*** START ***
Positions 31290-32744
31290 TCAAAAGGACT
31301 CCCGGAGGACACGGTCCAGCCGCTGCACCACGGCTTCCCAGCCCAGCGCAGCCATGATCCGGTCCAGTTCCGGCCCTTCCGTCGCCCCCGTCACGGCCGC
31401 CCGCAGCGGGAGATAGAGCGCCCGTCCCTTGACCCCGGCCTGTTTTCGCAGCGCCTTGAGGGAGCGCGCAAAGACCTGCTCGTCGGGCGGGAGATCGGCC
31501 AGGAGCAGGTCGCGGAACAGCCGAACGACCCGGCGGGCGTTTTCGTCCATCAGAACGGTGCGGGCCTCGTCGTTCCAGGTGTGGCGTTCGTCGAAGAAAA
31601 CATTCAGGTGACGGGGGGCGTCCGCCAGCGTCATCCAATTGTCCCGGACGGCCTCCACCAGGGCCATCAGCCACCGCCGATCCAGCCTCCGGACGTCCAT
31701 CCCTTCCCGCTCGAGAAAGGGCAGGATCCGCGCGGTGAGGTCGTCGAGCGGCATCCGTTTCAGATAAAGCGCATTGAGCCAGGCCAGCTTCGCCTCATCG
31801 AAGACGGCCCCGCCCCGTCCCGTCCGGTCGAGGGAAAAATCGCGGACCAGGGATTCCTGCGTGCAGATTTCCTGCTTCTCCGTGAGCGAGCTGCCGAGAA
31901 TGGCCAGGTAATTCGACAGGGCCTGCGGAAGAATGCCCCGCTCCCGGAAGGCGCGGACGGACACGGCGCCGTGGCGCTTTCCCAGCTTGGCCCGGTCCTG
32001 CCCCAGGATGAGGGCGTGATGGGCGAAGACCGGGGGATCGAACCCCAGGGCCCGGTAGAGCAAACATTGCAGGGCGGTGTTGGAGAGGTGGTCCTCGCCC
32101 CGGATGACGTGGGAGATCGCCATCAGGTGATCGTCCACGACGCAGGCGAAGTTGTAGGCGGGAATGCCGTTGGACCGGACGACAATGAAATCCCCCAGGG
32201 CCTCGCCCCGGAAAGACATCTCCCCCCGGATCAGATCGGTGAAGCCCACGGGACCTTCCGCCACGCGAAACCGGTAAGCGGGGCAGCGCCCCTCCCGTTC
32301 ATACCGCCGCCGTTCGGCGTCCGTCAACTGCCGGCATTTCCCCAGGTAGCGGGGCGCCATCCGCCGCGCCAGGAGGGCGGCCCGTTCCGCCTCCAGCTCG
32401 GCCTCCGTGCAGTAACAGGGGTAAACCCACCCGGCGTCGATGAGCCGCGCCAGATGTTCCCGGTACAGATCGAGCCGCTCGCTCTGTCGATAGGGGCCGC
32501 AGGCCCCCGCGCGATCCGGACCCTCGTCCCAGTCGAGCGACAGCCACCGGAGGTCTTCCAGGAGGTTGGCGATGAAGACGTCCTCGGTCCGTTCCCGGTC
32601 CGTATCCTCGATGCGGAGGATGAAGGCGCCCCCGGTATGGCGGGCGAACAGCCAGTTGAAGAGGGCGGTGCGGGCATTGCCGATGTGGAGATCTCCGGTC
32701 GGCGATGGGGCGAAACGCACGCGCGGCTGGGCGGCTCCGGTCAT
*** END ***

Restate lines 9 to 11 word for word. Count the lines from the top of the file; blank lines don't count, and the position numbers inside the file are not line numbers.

31901 TGGCCAGGTAATTCGACAGGGCCTGCGGAAGAATGCCCCGCTCCCGGAAGGCGCGGACGGACACGGCGCCGTGGCGCTTTCCCAGCTTGGCCCGGTCCTG
32001 CCCCAGGATGAGGGCGTGATGGGCGAAGACCGGGGGATCGAACCCCAGGGCCCGGTAGAGCAAACATTGCAGGGCGGTGTTGGAGAGGTGGTCCTCGCCC
32101 CGGATGACGTGGGAGATCGCCATCAGGTGATCGTCCACGACGCAGGCGAAGTTGTAGGCGGGAATGCCGTTGGACCGGACGACAATGAAATCCCCCAGGG